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Glow fuel is a fuel source used in model engines -- generally the same or similar fuels can be used in model airplanes, helicopters, cars and boats. Glow fuel can be burned by very simple two stroke engines or by more complicated four stroke engines and these engines can provide impressive amounts of power for their very small size. Glow fuel is primarily for two stroke engines with the need for oil mixed in the fuel and limited exhaust and fuel/air between cycles. Top Fuel race cars with 4-cycle engines also use methanol nitromethane mixtures but do not contain appreciable oil.
Other commonly used names are nitro or just model fuel. Note that the nitro name is generally inaccurate, as nitromethane is usually not the primary ingredient, and in fact many glow fuels, especially the so-called "FAI" type, named for the Fédération Aéronautique Internationale, which requires such fuel in some forms of aeromodeling competition, contain no nitromethane at all.
Methanol is the primary ingredient as it provides the bulk of the fuel, and is needed as a solvent for the other ingredients. The presence of methanol causes the glow plug found in model engines to heat via a catalytic reaction with the platinum metal wire element which glows in the presence of methanol vapor.
Nitromethane is added to the methanol to increase power and to make the engine easier to tune. Typically glow fuel is about 0-30% nitromethane. While higher concentrations can result in better engine performance, usage of highly concentrated nitromethane is rare due to its cost. Although a given amount of nitromethane contains less energy than the same amount of methanol, it increases the amount of available oxygen in the combustion chamber per every intake stroke, which allows the engine to draw in more fuel while still maintaining a favorable mixture setting. The increased amount of fuel entering the engine increases power output, and also aids in cooling. For racing use, the nitromethane content can be increased to the range of 30%-65%.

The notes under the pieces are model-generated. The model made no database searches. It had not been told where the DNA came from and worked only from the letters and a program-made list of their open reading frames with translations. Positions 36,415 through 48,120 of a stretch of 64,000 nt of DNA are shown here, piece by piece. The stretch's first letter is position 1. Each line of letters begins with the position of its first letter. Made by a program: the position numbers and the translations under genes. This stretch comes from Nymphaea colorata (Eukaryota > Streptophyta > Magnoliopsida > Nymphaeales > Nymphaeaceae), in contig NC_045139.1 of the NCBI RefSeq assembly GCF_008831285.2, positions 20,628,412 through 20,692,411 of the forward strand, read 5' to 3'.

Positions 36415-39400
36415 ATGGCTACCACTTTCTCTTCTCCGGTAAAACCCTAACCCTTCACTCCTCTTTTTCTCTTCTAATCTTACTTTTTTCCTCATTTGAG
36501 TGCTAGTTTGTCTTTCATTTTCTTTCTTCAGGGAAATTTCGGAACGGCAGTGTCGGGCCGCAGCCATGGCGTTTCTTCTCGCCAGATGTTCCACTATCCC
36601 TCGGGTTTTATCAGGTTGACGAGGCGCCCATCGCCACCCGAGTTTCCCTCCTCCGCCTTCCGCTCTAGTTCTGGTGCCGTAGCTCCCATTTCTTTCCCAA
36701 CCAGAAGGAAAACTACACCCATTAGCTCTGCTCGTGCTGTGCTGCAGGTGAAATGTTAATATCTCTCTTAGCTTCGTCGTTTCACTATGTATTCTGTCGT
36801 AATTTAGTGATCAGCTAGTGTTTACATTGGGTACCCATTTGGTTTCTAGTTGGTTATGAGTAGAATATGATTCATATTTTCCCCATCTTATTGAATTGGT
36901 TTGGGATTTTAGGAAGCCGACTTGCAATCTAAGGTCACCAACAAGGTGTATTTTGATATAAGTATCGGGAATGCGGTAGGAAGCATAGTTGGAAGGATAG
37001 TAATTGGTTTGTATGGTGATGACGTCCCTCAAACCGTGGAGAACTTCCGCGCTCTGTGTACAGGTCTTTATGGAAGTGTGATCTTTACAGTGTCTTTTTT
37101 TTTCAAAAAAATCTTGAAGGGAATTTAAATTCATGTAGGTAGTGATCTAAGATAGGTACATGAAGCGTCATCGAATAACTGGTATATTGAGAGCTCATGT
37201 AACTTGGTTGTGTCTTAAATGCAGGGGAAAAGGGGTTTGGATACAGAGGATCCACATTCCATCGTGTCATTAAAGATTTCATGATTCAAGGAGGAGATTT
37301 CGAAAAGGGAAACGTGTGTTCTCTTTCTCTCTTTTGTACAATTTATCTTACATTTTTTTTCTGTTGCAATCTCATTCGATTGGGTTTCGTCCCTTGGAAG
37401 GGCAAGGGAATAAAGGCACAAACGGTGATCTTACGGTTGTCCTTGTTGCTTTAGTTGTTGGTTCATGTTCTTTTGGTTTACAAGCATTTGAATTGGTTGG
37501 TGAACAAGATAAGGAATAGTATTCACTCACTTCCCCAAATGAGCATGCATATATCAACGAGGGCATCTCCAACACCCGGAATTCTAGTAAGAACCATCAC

Nitromethane is often difficult to obtain in many countries, so in these countries glow fuel typically has no nitromethane at all.
Most model engines require oil to be included with the fuel as a lubricant since the engine has no independent oiling capability. Model engine fuel is typically 8-22% oil, with the higher percentages run in older design two-stroke glow engines that use bushings for the crankshaft bearings. The most commonly used lubricants are castor oil and synthetic oils, and many glow fuels include a mixture of the two. The oils included in glow fuel generally are not burned by the engine, and are expelled out the exhaust of the engine. This also helps the engine dissipate heat, as the oil emitted is generally hot.
Four stroke model engines, since they are generally designed to be simple powerplants while still incorporating the usual camshaft, rocker arms and poppet valves of larger sized four stroke engines, are generally meant to use glow ignition and their fuel. Often, the oil percentage for four stroke glow fuel can be lowered from the 18-20% figure used for some two-stroke engines, down to as low as a 12-15% percentage per unit of blended glow fuel, but use of such low-percentage lubricant fuel can also mandate the need for a small percentage of castor oil in the mix to avoid having too little oil in the mix, and also mandates setting the high-speed fuel mixture carefully by using a handheld digital tachometer to check engine speed to avoid over-leaning of the fuel mixture.
Glow engines generally have to be run slightly rich with a higher fuel/air ratio than is ideal to keep the engine cool as the fuel going out the exhaust also takes heat with it, and so vehicles with glow engines generally get coated with lots of oil. Almost all the oil comes out the exhaust, and some nitromethane and methanol as well (as it's not all burned) requiring some cleaning when one is done using the model.
The nitromethane that exists in many glow fuel blends can cause corrosion of metal parts in model engines, especially four-stroke designs, due to the nitric acid residue formed from combustion of nitromethane-content glow fuel, making the use of a so-called "after-run oil" a common practice after a model flying session with a four-stroke glow engine-powered model.
Glow fuel is not difficult to make, and so many modelers mix their own to save money, but some of the ingredients are flammable and/or explosive and so can be dangerous, especially in large quantities. Most modelers buy their glow fuel premixed from such manufacturers such as Byron, Blue Thunder, FHS Supply, Model Technics, Morgan, Powermaster, Tornado, Wildcat, and many others.
Nitromethane is sometimes replaced or supplemented by nitroethane. Propylene oxide is sometimes added in small percentages. Another form of model fuel, for small compression ignition engines, is called "Diesel Fuel", which generally consists of kerosene, ether, oil and some sort of ignition improver, usually amyl nitrate or isopropyl nitrate, it is in no way related to the automotive fuel of the same name.